Nausicaä of the Valley of the Wind (Animage Magazine)

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Cover. Animage Magazine February 1982. The first chapter of Nausicaä appeared in this issue.

Animage[1] is a monthly Japanese animation magazine, founded in 1978, published by Tokuma Shoten. The owner and editors of the magazine played important parts in the creation and publication of Hayao Miyazaki's manga Nausicaä of the Valley of the Wind, the film of the same name and in the foundation and operation of Studio Ghibli.

Nausicaä in Animage Magazine

Origins

Animage December 1981 announcement for the manga with first published picture of Nausicaä.
Nausicaä (Manga). Announcement in the January 1982 issue of Animage Magazine (p.195).

In the August 1981 issue of Animage Magazine Miyazaki's visions for animation were published.[2] Illustrated by only a few tantalising images from his sketchbooks. Barely revealing in the published magazine the ideas for manga he had already been mulling over for years. The magazine was shown in the documentary The Birth of Studio Ghibli.[3] The two illustrations from the article and many other images from his sketchbooks have since been reprinted in Image Boards and books such as the The Art of Nausicaä (Japanese) and Nausicaä Watercolor Impressions. [4] The sketches also hold the earliest design notes for later films such as Laputa, Totoro and Princess Mononoke but that much wasn't shown the general public in August 1981. At the time Miyazaki was between animation projects and entered talks with Animage Magazine, ultimately reaching an agreement for the serialization of his manga.

By December of the same year the first glimpse of the Nausicaä character appeared in print, a small color image with the announcement of a new series about "a girl who lives in a chaotic age, 1000 years after the collapse of the great industrial civilization".[5]

In the January 1982 issue of Animage the same character re-appeared, unchanged but quite a bit larger, in a monochrome announcement for the start of serialisation in the upcoming February issue. The next month the story got underway inside the magazine and Nausicaä started to change.

Serialization

Sample page. Panel 7 & 8 from the November 1993 issue of Animage Magazine, page 238 (UP# 972).

In Japan the Nausicaä manga was serialized in Animage magazine. The first chapter was published in the February 1982 issue. The finale, chapter 59, was eventually published in the March 1994 issue of Animage. The series was interrupted several times. Most, but not all, chapters appeared towards the back of the magazine. The number of pages per issue varied. The reading direction is Right to Left.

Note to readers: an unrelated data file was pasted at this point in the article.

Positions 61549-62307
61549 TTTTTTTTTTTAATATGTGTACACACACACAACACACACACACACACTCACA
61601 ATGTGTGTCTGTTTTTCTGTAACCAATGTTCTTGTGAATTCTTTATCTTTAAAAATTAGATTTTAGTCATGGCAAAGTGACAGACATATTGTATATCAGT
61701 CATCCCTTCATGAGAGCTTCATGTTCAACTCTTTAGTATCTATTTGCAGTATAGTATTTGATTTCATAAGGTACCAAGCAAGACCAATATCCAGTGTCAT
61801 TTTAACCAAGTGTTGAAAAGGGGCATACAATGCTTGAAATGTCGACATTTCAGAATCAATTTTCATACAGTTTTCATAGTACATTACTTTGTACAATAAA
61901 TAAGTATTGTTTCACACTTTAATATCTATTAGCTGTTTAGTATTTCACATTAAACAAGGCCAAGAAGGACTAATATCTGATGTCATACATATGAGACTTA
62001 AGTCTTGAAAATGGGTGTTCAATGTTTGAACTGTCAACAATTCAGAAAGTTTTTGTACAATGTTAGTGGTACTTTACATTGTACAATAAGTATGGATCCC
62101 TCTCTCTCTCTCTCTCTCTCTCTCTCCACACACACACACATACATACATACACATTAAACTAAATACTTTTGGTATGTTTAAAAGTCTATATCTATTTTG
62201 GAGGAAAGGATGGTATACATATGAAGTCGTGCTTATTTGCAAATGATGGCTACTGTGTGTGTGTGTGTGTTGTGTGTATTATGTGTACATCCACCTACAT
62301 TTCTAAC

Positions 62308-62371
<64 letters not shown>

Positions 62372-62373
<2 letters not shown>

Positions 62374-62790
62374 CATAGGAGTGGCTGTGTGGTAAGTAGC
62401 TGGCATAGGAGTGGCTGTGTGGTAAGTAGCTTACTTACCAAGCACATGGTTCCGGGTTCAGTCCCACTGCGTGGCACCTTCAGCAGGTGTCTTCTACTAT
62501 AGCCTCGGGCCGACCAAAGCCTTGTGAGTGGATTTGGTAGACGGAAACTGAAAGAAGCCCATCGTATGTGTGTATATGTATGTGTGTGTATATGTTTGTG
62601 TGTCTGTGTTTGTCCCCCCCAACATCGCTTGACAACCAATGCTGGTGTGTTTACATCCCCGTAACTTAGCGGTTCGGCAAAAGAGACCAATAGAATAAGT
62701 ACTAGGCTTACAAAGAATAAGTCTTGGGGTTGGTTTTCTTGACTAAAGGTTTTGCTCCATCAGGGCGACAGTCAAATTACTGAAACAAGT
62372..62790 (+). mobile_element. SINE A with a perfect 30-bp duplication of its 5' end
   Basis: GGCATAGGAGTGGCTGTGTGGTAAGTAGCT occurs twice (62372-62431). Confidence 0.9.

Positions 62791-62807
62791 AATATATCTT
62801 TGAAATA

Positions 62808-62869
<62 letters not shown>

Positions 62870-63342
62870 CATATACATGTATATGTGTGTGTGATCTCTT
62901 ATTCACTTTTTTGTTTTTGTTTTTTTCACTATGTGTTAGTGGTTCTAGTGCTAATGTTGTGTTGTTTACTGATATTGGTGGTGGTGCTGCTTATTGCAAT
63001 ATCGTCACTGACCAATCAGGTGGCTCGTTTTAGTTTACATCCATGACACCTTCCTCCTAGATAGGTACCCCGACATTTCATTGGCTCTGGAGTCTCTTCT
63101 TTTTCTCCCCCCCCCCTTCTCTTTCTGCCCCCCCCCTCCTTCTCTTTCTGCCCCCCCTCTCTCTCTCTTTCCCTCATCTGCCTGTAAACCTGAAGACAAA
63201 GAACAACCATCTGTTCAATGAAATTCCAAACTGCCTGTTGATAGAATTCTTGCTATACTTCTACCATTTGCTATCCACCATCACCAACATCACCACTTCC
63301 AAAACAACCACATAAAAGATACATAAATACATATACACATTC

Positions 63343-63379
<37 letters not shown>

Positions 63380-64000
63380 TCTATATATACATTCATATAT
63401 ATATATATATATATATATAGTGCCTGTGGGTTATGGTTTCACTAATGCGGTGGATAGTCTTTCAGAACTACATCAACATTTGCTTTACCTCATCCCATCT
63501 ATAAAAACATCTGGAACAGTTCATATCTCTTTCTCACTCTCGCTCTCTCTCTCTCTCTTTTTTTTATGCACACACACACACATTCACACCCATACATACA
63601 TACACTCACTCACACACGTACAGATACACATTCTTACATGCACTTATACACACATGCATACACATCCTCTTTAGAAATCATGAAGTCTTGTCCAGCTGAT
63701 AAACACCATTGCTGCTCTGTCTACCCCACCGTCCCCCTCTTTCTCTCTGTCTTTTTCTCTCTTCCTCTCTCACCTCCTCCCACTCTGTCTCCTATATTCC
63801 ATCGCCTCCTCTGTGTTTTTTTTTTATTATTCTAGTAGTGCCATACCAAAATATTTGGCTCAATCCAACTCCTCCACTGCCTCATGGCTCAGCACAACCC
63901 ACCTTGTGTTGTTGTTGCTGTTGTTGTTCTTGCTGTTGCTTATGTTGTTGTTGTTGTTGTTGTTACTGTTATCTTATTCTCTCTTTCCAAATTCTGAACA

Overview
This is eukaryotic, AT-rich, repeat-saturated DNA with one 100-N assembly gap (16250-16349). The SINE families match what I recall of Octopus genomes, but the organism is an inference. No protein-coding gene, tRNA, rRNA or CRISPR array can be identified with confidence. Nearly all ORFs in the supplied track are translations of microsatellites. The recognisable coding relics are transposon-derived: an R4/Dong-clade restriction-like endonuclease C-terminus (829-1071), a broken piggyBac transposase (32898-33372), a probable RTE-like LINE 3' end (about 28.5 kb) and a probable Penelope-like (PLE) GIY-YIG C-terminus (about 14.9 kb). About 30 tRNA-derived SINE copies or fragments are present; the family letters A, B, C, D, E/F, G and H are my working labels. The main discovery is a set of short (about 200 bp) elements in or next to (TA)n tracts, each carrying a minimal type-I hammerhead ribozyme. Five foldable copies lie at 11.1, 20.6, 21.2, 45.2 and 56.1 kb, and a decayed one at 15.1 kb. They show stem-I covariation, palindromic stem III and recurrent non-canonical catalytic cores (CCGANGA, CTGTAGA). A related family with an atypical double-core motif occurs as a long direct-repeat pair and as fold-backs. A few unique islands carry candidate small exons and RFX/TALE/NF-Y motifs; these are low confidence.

Interruptions

A chapter guide, matching Animage issues to Collected Volumes can be found on The Miyazaki Web. It shows that most interruptions coincided with Miyazaki's involvement in the creation of animated feature films.

The first interruption occurred in the autumn of 1982 when Miyazaki travelled to Europe. Instead of a new chapter, an apologetic cartoon and four pages of illustrations from Miyazaki's sketchbooks were printed, monochrome, in the November issue of the magazine. [6] Serialization resumed the next month when 15 new pages were printed in the December Animage.

Most of the longer intervals between episodes coincided with Miyazaki's work on the creation of animated films. Beginning with the hiatus after the June 1983 issue, due to the creation of the Nausicaä film. Although the film had a nationwide release in Japanese cinemas on 11 March 1984 the publication of new chapters of the manga in Animage did not resume until the August issue. In the interim period a series of Nausicaä Notes were published in monthly instalments.

Other long breaks followed, after the foundation of Studio Ghibli, for the making of Laputa, Totoro, Kiki and Porco Rosso. Illustrations and background information for those stories was also printed in Animage magazine. Even when Miyazaki interrupted serialization of Nausicaä he didn't completely stop working on anything else besides films during those periods. He must somehow have found time to draw stories such a Shuna.

Animage Bonus materials

Nausicaä. Animage Magazine. Sample image. Front endpaper booklet Animage 1982 Notes.